For suites, at the end of the day, there are fundamentally two groups of customers and products. These are legacy (or well-established) and greenfield (or new and untested). Legacy usually means less risk with longer business relationships and more manageable product lives. Yet, legacy products and customers have changed over the years. The increasing rate of change and adoption of new products has made recapture of engineering costs and investment rate of return more challenging to forecast even with this most stable customer base. The planned decreases that larger customers mandate for product cost curves are often more easily achieved with greenfield products than with legacy products. And it's not uncommon in technology driven P&L statements for greenfield product refreshments at the end of a five-year period to account for 60% of revenues where these products were not in the product portfolio five years earlier.
The suites' focus is still on the customer. Today, selling requires team selling. The costs to close greenfield customers are high. Organizational risks may occur since the greenfield support and service needs don't always fit with the business's current organizational structure. Risk is less under control with the greenfield businesses. More often the greenfields use web solutions that allow a one-to-many response instead of the one-to-one responses of direct support.
The suites understand that technology choice behaves much like a chemical catalyst. Choosing the correct technology will accelerate product value and the potential to generate sales for the product portfolio. But choose the wrong technology and you could be supporting Token Ring or ARCNET for years. It may constrain resources for communications products to benefit from migrating from 10/100 Ethernet to 1-Gbit Ethernet, and then to 10 Gbits.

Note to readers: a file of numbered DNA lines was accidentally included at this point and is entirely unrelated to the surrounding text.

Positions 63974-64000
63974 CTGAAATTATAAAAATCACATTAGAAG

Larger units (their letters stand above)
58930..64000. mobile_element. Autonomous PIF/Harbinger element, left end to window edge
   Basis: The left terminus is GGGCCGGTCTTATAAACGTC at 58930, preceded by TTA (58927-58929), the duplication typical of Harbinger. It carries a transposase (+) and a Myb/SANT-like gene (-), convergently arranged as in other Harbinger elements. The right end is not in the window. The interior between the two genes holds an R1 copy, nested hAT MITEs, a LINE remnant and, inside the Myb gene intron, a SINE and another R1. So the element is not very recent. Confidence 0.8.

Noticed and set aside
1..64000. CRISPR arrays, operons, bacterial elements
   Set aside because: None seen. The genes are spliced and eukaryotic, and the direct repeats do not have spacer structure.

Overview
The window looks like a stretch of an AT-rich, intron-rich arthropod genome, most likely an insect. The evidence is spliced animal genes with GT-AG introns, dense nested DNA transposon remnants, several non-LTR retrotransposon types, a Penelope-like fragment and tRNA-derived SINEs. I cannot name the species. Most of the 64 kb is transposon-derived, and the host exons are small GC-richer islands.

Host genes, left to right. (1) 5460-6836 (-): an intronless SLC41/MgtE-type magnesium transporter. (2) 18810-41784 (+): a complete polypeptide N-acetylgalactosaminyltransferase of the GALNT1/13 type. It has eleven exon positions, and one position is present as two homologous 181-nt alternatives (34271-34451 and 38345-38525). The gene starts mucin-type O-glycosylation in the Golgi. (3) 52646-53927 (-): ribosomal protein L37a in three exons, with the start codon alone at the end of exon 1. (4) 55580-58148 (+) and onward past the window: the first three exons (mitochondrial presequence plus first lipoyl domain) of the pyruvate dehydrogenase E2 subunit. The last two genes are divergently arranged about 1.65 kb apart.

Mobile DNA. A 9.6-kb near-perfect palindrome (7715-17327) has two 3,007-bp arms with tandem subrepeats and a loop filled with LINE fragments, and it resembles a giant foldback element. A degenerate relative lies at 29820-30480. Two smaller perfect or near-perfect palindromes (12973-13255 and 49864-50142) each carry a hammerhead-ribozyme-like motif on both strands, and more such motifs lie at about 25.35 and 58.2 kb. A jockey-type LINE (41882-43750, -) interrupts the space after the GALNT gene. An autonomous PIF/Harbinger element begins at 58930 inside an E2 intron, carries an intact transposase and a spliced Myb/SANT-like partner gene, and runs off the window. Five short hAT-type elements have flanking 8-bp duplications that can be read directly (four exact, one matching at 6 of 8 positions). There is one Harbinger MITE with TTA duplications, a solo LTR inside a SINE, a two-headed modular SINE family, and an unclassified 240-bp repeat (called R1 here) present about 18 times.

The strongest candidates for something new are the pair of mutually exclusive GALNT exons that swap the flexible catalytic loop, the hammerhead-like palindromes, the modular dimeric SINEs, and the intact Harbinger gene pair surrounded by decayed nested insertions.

Choosing a technology too early could result in your company advocating and defending its JVM choices without an exit strategy. The suites understand the need to identify products searching for markets early, and when to put them on end of life.
The suites' strategies and tactics around technology adoption and support are militaristic. At the center are a series of rapid-fire questions. Which standards and SIGs should be joined and at what levels? Which SIGs and standards need to be advocated for and, finally, which ones need to be blocked? Even within a standards group, companies need to advocate and influence those initiatives and ballots to align with the firm's special interests.
The ground rules that apply within the SIG memberships have a military-like precision for the drivers of the SIG. Who's sponsoring the initiative and what have they budgeted in people and dollars? What's the technology and its planned evolution; how will it affect performance, quality, cost, and support? Where will it have an impact on the product first and where will be deployed later? And finally, which other ISVs, OEMs, and suppliers will commit for use.
These three suite perspectives are areas that have a critical impact on engineering and development. With greater insights into suite thinking, the rest of us worker bees can better their understand motives and decisions. More importantly, it provides the ability to encourage richer dialogues for better embedded solutions.
Paul Zorfass is the principal analyst of First Technology Inc. and a strategic partner with Venture Development Corporation. He analyzes end-user vertical industry segments, specifically embedded systems. He is chairman of the Boston chapter of IEEE Communications Society and earned an MA in math and physics from the New York City Colleges and an MBA from Northeastern University. You can reach him at .